If you find yourself in this position, you’ll need to submit an application to your local authority for listed building consent.
Your application should include architectural drawings about your proposal. This is something you’ll want to do before you apply for a mortgage.
How much does a barn conversion cost?
With any type of property conversion, having a contingency plan is a must. Predicting costs can often be difficult, but it’s a good idea to budget for unforeseen issues. This is because more often than not, certain aspects of conversions can be overlooked.
Lenders for barn conversions will also check whether you have enough funds for additional costs. They’ll do this by assessing your schedule of work and whether your budget is realistic.
If lenders feel as though you’ve underestimated your costs, you may have to borrow more than you initially applied for.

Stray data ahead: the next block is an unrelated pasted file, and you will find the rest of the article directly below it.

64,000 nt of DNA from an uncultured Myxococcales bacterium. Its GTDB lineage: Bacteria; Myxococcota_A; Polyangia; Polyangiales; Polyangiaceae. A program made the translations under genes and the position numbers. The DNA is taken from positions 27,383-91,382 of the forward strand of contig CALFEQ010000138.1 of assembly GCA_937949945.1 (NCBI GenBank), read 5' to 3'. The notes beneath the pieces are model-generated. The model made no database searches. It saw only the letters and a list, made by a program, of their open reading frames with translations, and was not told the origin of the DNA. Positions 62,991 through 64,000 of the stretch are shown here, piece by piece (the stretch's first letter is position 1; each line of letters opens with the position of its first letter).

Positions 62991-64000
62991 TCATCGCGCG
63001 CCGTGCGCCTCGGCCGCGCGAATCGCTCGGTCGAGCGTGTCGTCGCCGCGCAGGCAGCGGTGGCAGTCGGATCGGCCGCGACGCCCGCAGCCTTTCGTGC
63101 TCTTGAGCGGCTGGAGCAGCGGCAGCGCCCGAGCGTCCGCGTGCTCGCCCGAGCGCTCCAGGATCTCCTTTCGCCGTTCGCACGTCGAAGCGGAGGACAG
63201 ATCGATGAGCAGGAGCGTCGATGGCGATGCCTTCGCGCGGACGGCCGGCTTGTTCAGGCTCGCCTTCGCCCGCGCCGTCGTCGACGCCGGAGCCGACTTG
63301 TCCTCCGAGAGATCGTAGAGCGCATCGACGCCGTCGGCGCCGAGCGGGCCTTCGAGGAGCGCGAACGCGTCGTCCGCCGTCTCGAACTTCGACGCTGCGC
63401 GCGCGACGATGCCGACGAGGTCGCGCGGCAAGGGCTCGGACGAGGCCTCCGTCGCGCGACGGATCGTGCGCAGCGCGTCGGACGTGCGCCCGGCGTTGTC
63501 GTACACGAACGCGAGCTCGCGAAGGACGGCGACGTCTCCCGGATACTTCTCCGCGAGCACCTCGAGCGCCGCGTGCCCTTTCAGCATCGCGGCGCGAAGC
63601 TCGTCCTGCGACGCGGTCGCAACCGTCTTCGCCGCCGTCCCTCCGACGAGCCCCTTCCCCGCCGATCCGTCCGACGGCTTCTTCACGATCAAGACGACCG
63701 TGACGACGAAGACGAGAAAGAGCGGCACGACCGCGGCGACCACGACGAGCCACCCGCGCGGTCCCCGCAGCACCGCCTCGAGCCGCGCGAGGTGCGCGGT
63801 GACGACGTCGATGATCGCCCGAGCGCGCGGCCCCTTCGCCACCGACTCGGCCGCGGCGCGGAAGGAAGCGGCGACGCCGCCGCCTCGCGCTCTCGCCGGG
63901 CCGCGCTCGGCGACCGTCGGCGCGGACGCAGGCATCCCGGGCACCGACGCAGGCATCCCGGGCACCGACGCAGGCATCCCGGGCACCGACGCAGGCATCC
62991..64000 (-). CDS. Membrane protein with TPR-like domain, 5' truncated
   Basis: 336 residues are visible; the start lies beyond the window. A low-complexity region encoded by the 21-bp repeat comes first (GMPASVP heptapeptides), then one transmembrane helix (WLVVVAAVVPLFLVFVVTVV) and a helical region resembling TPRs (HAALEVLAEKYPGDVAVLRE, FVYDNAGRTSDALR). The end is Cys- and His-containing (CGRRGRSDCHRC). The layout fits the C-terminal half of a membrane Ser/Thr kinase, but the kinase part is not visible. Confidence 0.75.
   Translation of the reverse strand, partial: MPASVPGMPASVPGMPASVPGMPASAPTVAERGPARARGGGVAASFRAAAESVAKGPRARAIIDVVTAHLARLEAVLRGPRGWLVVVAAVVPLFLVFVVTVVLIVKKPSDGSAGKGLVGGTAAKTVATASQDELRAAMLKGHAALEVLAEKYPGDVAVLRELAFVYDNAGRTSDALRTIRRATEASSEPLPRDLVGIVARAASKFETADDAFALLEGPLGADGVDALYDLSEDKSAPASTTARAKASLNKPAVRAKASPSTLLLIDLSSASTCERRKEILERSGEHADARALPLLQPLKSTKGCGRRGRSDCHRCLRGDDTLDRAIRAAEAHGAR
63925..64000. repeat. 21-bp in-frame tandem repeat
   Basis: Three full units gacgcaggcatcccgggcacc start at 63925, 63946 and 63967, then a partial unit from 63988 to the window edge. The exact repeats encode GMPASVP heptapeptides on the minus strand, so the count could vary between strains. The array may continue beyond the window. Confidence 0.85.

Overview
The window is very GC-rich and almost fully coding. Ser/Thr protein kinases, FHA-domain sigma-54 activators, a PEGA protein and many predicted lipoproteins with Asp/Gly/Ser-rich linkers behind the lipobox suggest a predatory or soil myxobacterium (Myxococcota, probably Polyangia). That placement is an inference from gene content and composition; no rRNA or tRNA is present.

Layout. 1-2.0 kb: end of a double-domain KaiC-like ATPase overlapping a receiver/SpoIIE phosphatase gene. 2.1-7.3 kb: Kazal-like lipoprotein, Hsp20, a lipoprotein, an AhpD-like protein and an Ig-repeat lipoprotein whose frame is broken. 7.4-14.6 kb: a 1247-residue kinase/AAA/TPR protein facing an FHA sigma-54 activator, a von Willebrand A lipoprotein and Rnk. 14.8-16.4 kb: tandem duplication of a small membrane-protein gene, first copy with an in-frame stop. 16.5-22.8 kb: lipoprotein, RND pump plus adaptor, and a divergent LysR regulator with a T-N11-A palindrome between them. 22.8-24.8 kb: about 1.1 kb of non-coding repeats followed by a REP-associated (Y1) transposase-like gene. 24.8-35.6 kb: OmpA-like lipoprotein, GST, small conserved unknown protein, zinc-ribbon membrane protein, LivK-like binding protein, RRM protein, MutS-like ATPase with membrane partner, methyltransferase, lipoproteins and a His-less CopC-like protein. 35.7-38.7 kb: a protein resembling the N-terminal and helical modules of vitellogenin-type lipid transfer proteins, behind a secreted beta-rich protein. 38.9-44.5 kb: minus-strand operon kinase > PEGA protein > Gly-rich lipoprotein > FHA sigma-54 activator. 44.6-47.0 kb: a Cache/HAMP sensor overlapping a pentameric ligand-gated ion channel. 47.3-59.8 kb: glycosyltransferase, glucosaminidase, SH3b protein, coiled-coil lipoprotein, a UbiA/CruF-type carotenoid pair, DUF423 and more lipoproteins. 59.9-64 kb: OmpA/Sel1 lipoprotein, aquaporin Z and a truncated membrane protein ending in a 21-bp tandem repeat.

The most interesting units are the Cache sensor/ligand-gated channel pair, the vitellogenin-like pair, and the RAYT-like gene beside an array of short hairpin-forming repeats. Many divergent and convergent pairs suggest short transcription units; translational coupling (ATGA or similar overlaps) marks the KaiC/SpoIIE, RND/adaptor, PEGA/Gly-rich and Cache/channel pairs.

What type of mortgage will I need for a barn conversion?
Mortgages for barn conversions can vary quite considerably. Depending on the nature of your project, you may benefit from the following types of finance:
- Bridging loan
- Development finance
- Self-build mortgage
- Residential mortgage
If your barn is uninhabitable, you’ll struggle to get a regular mortgage. This is because regular mortgages are for properties you can move straight into. As a result, a bridging loan may be a better alternative.
A bridging loan can provide you with the funds to buy and convert your barn into a home. You’ll then be able to get a residential mortgage for your barn and at the same time, repay your bridging loan.
Read more: How to get a bridging loan
Development finance may be better suited than a mortgage if:
- Your barn conversion is larger than an average project